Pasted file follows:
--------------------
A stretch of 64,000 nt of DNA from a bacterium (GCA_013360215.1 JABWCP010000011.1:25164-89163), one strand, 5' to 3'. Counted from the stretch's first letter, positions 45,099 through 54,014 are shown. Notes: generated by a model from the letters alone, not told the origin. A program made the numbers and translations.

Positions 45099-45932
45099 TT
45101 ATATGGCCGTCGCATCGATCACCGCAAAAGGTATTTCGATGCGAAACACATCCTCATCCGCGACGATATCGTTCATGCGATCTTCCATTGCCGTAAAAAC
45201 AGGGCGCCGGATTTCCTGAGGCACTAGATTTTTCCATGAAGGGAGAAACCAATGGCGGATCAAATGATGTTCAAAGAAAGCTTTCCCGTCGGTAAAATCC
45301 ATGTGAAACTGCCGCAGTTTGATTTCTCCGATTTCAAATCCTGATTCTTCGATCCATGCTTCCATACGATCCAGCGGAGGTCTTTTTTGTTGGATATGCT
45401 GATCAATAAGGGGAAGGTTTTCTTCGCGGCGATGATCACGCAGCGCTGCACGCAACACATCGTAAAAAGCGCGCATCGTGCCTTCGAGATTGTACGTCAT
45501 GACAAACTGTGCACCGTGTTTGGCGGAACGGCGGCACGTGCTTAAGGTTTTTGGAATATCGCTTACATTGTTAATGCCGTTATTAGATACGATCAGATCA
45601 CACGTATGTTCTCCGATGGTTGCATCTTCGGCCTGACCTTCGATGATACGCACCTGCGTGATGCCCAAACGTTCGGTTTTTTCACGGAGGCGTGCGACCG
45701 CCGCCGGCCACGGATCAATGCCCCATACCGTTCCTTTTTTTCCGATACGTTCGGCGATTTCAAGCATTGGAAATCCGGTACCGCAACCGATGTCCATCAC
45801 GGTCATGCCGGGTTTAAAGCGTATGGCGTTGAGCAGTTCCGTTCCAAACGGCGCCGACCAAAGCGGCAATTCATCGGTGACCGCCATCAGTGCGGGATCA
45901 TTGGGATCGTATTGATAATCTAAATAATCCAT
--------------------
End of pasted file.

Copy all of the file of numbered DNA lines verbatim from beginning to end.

A stretch of 64,000 nt of DNA from a bacterium (GCA_013360215.1 JABWCP010000011.1:25164-89163), one strand, 5' to 3'. Counted from the stretch's first letter, positions 45,099 through 54,014 are shown. Notes: generated by a model from the letters alone, not told the origin. A program made the numbers and translations.

Positions 45099-45932
45099 TT
45101 ATATGGCCGTCGCATCGATCACCGCAAAAGGTATTTCGATGCGAAACACATCCTCATCCGCGACGATATCGTTCATGCGATCTTCCATTGCCGTAAAAAC
45201 AGGGCGCCGGATTTCCTGAGGCACTAGATTTTTCCATGAAGGGAGAAACCAATGGCGGATCAAATGATGTTCAAAGAAAGCTTTCCCGTCGGTAAAATCC
45301 ATGTGAAACTGCCGCAGTTTGATTTCTCCGATTTCAAATCCTGATTCTTCGATCCATGCTTCCATACGATCCAGCGGAGGTCTTTTTTGTTGGATATGCT
45401 GATCAATAAGGGGAAGGTTTTCTTCGCGGCGATGATCACGCAGCGCTGCACGCAACACATCGTAAAAAGCGCGCATCGTGCCTTCGAGATTGTACGTCAT
45501 GACAAACTGTGCACCGTGTTTGGCGGAACGGCGGCACGTGCTTAAGGTTTTTGGAATATCGCTTACATTGTTAATGCCGTTATTAGATACGATCAGATCA
45601 CACGTATGTTCTCCGATGGTTGCATCTTCGGCCTGACCTTCGATGATACGCACCTGCGTGATGCCCAAACGTTCGGTTTTTTCACGGAGGCGTGCGACCG
45701 CCGCCGGCCACGGATCAATGCCCCATACCGTTCCTTTTTTTCCGATACGTTCGGCGATTTCAAGCATTGGAAATCCGGTACCGCAACCGATGTCCATCAC
45801 GGTCATGCCGGGTTTAAAGCGTATGGCGTTGAGCAGTTCCGTTCCAAACGGCGCCGACCAAAGCGGCAATTCATCGGTGACCGCCATCAGTGCGGGATCA
45901 TTGGGATCGTATTGATAATCTAAATAATCCAT